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Shannon De Woert, Age 33, Iowa

SHANNON'S STORY

I was 31 when I got COVID-19 on July 5, 2020. I was living in Miami, Florida at the time and working for Veterans Affairs which is where I was infected with COVID. One month after my diagnosis I flew back home to Iowa to get support from my family because I was still very ill. I had been diagnosed multiple times with anxiety but was skeptical about this diagnosis. While I was visiting friends for the weekend, I experienced such shortness of breath that I couldn’t complete a full sentence and was not able to stand upright on my own. Since then I have had so many different, strange symptoms pop up that it would be tough to list them all. The most severe symptom has been extremely low blood pressure. This was initially diagnosed as vasovagal syncope (fainting) episodes or possible postural orthostatic tachycardia syndrome (POTS) but has since been re-evaluated as more likely to be neurally mediated syncope (NMH), extreme heat intolerance, paralytic episodes of fatigue, nausea, light and noise sensitivity, and severe post-exertional malaise(PEM).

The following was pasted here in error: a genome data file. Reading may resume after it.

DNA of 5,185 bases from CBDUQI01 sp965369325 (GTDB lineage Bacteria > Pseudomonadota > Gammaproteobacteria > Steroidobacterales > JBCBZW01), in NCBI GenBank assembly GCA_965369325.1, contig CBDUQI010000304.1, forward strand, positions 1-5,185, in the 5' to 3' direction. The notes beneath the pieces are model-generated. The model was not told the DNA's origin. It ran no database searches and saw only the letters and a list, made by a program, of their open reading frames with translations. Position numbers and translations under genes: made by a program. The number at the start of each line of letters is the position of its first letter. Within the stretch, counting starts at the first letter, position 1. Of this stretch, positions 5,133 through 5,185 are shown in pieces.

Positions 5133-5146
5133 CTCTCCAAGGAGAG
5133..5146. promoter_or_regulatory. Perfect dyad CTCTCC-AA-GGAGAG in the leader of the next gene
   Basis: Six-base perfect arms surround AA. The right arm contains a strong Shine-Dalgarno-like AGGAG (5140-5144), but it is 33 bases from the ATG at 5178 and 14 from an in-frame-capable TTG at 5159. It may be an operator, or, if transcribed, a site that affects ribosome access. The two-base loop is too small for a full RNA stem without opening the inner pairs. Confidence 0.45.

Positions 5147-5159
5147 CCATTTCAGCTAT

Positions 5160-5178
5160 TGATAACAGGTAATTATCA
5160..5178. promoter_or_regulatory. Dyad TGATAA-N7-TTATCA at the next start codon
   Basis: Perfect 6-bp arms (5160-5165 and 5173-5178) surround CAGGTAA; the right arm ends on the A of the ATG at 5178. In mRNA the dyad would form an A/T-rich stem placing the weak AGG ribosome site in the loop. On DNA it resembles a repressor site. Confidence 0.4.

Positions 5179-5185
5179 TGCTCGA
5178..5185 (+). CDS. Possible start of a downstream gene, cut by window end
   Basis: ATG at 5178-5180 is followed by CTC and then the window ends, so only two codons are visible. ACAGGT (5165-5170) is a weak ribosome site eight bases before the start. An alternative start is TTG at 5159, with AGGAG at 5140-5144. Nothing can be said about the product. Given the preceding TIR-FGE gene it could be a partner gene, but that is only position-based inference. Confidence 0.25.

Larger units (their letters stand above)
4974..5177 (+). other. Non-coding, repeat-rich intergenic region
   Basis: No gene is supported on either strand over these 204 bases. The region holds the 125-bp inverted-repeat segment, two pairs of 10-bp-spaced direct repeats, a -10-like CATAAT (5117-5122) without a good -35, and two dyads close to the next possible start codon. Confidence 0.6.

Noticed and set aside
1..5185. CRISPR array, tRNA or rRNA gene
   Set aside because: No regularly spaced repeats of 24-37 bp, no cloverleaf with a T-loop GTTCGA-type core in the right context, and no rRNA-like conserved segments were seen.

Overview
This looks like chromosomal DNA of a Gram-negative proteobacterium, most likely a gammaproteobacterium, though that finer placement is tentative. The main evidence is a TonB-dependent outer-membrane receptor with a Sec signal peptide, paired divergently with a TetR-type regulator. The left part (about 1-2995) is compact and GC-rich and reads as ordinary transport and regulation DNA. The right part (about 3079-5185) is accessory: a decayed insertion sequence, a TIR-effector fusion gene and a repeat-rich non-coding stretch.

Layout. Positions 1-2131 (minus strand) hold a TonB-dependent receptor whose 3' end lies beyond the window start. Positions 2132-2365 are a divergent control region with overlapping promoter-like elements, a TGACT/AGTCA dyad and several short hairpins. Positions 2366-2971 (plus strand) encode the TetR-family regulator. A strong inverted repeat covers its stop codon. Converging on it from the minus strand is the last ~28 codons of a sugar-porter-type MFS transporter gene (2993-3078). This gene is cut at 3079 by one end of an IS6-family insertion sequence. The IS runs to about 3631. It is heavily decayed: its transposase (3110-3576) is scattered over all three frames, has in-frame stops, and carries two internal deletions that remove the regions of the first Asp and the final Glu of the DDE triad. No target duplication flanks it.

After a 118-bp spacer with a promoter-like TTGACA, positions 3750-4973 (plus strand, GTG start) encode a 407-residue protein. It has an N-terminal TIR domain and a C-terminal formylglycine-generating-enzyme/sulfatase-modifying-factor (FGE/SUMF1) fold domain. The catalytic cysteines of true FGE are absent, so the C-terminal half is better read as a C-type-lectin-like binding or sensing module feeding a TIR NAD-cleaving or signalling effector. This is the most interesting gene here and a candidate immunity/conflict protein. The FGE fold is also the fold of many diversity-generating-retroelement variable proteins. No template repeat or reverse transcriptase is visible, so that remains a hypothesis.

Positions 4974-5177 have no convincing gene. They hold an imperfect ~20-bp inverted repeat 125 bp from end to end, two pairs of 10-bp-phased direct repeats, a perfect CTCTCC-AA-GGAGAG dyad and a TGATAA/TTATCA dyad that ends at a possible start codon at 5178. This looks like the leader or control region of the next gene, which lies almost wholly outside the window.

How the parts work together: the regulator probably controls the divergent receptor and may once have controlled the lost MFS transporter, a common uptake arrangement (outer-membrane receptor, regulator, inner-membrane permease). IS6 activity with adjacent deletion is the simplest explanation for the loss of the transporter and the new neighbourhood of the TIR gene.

My mom has become my full-time caretaker. I sold my condo in Miami and remain mostly bedbound. I have found some relief through a clinical trial of ampligen (also known as rintatolimod) which is an experimental antiviral, immune-system modulating drug. My mom and I relocated to North Carolina for 6 months to receive this treatment. I am also taking a combination of midodrine and northera, which help with my blood pressure but I still experience blood pressure drops after standing that last for 30 seconds to 1 minute.

 

Prior to all this, I was an extremely healthy professional. I went to CrossFit 4 to 5 times a week (prior to the pandemic) and lived a very overall active lifestyle. 

 

I think the most important thing that I wish everyone knew is that people may not look sick, but could be suffering tremendously. If someone says they are sick, it is so important to believe them. It is so sad that dysautonomia has been around for so long and that there are so few available treatment options for patients, to the point that they are often forced into living with very poor quality of life.